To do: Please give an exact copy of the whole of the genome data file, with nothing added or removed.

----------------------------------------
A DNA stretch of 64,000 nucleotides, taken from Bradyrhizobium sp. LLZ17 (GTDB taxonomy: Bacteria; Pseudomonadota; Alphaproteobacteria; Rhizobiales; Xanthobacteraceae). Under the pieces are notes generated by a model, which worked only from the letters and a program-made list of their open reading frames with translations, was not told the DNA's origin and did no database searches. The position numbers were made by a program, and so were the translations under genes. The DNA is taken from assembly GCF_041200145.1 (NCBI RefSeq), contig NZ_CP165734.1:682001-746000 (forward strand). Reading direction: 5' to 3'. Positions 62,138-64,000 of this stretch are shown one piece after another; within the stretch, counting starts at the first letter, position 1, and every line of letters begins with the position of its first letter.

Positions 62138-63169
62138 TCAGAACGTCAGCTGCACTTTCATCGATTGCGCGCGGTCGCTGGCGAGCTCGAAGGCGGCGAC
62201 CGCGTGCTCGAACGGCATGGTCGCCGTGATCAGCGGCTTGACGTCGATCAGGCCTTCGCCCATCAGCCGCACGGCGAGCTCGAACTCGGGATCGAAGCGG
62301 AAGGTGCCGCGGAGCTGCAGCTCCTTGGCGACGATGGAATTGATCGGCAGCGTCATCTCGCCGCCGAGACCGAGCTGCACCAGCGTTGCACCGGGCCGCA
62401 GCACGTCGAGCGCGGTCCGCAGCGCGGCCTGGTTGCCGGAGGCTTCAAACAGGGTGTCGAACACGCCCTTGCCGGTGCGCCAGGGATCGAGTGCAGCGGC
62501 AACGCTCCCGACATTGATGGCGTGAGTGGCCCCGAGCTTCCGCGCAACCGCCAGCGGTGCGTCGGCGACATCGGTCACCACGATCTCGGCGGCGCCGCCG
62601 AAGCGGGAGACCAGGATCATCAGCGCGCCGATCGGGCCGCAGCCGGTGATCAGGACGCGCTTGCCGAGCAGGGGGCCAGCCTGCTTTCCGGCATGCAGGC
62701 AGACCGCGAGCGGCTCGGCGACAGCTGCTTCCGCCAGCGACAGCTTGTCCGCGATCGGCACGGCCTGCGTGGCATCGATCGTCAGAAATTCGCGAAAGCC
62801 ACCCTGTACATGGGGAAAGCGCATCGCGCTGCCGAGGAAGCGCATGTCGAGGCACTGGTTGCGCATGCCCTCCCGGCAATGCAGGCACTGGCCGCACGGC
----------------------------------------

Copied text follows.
A DNA stretch of 64,000 nucleotides, taken from Bradyrhizobium sp. LLZ17 (GTDB taxonomy: Bacteria; Pseudomonadota; Alphaproteobacteria; Rhizobiales; Xanthobacteraceae). Under the pieces are notes generated by a model, which worked only from the letters and a program-made list of their open reading frames with translations, was not told the DNA's origin and did no database searches. The position numbers were made by a program, and so were the translations under genes. The DNA is taken from assembly GCF_041200145.1 (NCBI RefSeq), contig NZ_CP165734.1:682001-746000 (forward strand). Reading direction: 5' to 3'. Positions 62,138-64,000 of this stretch are shown one piece after another; within the stretch, counting starts at the first letter, position 1, and every line of letters begins with the position of its first letter.

Positions 62138-63169
62138 TCAGAACGTCAGCTGCACTTTCATCGATTGCGCGCGGTCGCTGGCGAGCTCGAAGGCGGCGAC
62201 CGCGTGCTCGAACGGCATGGTCGCCGTGATCAGCGGCTTGACGTCGATCAGGCCTTCGCCCATCAGCCGCACGGCGAGCTCGAACTCGGGATCGAAGCGG
62301 AAGGTGCCGCGGAGCTGCAGCTCCTTGGCGACGATGGAATTGATCGGCAGCGTCATCTCGCCGCCGAGACCGAGCTGCACCAGCGTTGCACCGGGCCGCA
62401 GCACGTCGAGCGCGGTCCGCAGCGCGGCCTGGTTGCCGGAGGCTTCAAACAGGGTGTCGAACACGCCCTTGCCGGTGCGCCAGGGATCGAGTGCAGCGGC
62501 AACGCTCCCGACATTGATGGCGTGAGTGGCCCCGAGCTTCCGCGCAACCGCCAGCGGTGCGTCGGCGACATCGGTCACCACGATCTCGGCGGCGCCGCCG
62601 AAGCGGGAGACCAGGATCATCAGCGCGCCGATCGGGCCGCAGCCGGTGATCAGGACGCGCTTGCCGAGCAGGGGGCCAGCCTGCTTTCCGGCATGCAGGC
62701 AGACCGCGAGCGGCTCGGCGACAGCTGCTTCCGCCAGCGACAGCTTGTCCGCGATCGGCACGGCCTGCGTGGCATCGATCGTCAGAAATTCGCGAAAGCC
62801 ACCCTGTACATGGGGAAAGCGCATCGCGCTGCCGAGGAAGCGCATGTCGAGGCACTGGTTGCGCATGCCCTCCCGGCAATGCAGGCACTGGCCGCACGGC